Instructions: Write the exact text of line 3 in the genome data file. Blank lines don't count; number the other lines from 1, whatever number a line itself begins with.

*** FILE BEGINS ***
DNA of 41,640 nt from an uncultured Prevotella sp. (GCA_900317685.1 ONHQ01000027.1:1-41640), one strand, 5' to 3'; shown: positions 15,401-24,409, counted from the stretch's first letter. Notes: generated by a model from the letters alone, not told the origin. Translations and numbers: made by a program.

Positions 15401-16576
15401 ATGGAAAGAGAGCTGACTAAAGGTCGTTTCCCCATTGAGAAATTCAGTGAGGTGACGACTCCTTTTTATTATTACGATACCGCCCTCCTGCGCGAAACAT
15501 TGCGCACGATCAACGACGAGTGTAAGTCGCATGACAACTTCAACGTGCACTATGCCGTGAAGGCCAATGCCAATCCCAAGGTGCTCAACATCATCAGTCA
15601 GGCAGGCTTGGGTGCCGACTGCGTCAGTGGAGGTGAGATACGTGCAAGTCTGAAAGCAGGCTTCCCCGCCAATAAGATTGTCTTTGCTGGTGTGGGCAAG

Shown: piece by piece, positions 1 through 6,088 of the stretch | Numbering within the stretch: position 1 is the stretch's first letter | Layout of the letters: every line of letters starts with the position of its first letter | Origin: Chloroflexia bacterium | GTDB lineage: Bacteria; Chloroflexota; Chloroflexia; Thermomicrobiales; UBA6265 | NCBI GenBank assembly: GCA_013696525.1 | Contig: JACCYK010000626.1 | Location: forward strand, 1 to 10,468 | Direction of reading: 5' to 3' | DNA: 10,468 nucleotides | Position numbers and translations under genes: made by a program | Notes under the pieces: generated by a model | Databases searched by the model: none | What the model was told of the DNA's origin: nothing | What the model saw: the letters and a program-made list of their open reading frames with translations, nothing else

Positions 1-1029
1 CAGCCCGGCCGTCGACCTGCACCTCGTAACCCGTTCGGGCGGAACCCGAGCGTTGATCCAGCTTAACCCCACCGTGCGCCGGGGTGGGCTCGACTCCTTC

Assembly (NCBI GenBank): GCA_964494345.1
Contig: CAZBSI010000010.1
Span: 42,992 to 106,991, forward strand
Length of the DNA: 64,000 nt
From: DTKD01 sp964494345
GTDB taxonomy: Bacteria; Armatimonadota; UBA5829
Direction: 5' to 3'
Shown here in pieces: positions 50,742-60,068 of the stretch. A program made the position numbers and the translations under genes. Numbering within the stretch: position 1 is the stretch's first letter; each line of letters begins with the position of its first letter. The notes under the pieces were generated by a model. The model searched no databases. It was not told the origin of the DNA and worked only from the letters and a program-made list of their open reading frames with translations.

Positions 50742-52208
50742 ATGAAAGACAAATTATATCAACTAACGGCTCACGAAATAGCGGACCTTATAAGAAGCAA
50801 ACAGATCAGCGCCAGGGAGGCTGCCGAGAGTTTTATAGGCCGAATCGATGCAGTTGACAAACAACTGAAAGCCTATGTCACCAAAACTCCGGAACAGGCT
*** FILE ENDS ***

15401 ATGGAAAGAGAGCTGACTAAAGGTCGTTTCCCCATTGAGAAATTCAGTGAGGTGACGACTCCTTTTTATTATTACGATACCGCCCTCCTGCGCGAAACAT